The Epidemiology of Malnutrition in Disasters
- Author(s): Coil, Clinton
- et al.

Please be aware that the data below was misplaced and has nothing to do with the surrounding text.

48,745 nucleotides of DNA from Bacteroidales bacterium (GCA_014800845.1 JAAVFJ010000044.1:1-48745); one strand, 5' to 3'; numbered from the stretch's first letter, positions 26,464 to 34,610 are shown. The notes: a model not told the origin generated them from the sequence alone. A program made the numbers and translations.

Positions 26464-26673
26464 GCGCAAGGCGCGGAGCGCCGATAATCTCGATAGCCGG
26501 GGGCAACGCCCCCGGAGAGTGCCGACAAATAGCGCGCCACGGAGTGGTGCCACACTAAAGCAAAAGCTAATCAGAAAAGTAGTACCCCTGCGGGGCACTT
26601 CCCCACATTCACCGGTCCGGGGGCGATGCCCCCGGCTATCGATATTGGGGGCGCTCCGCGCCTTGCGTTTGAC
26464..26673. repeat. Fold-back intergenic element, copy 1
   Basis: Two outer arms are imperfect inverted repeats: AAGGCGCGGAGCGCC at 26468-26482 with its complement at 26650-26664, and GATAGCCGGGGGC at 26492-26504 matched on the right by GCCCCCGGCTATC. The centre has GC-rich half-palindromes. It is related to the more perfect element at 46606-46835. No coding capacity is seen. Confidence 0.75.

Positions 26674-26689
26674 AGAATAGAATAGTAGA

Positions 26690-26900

Despite the public’s perception, widespread malnutrition following disasters is not common. The disasters that are most likely to result in significant malnutrition are those that occur in developing nations and that destroy or restrict access to major food supplies. Both protein-energy malnutrition (PEM) and micronutrient malnutrition can occur. PEM occurs when the diet lacks sufficient calories and protein to meet daily needs. Common types of micronutrient malnutrition seen in disasters are deficiencies of Vitamin A, Vitamin C, Iron, and Niacin. Both types of malnutrition often take several weeks or months to develop. Certain diseases such as diarrhea and measles can promote malnutrition due to impaired absorption of nutrients. Particularly vulnerable populations include families headed by women, unattended children, the elderly, and pregnant or lactating women. Measures to prevent malnutrition following a disaster include assuring that emergency food supplies are nutritionally complete, that food is distributed equitably among the affected population, that safe drinking water is available, that adequate sanitation is maintained, and that diseases which promote malnutrition are controlled.